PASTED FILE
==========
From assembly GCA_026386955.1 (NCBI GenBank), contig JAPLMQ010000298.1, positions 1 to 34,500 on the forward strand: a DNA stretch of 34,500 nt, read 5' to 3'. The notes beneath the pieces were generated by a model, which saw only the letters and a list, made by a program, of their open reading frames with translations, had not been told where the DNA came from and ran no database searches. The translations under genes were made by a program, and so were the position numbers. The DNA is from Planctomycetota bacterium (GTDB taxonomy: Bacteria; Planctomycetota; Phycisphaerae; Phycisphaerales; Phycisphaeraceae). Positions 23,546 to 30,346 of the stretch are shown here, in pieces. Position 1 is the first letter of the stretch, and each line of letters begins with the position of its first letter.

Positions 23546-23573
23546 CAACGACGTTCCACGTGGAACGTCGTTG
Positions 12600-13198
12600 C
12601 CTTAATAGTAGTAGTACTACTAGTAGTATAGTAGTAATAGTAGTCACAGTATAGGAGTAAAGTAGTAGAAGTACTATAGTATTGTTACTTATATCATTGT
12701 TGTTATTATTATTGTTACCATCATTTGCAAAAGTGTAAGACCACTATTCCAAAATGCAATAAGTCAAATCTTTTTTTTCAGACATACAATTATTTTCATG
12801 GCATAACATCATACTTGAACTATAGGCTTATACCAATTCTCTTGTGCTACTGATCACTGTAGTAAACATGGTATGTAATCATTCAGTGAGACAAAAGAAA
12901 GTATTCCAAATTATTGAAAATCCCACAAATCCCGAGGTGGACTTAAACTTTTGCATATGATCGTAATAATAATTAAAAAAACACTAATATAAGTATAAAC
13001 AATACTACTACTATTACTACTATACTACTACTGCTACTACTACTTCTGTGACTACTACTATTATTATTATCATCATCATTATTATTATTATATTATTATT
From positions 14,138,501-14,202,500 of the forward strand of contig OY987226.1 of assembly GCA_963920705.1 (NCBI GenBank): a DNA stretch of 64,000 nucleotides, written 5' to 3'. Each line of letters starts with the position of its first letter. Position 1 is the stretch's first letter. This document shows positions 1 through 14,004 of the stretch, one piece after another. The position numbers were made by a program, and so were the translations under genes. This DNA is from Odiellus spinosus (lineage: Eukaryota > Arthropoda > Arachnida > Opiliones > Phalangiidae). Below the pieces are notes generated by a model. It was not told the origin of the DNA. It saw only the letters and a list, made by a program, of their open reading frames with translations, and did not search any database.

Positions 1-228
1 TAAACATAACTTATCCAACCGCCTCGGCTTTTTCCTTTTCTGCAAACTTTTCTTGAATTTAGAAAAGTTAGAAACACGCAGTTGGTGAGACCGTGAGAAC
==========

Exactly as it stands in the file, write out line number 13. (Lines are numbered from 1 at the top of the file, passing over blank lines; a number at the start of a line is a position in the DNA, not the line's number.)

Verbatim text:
1 TAAACATAACTTATCCAACCGCCTCGGCTTTTTCCTTTTCTGCAAACTTTTCTTGAATTTAGAAAAGTTAGAAACACGCAGTTGGTGAGACCGTGAGAAC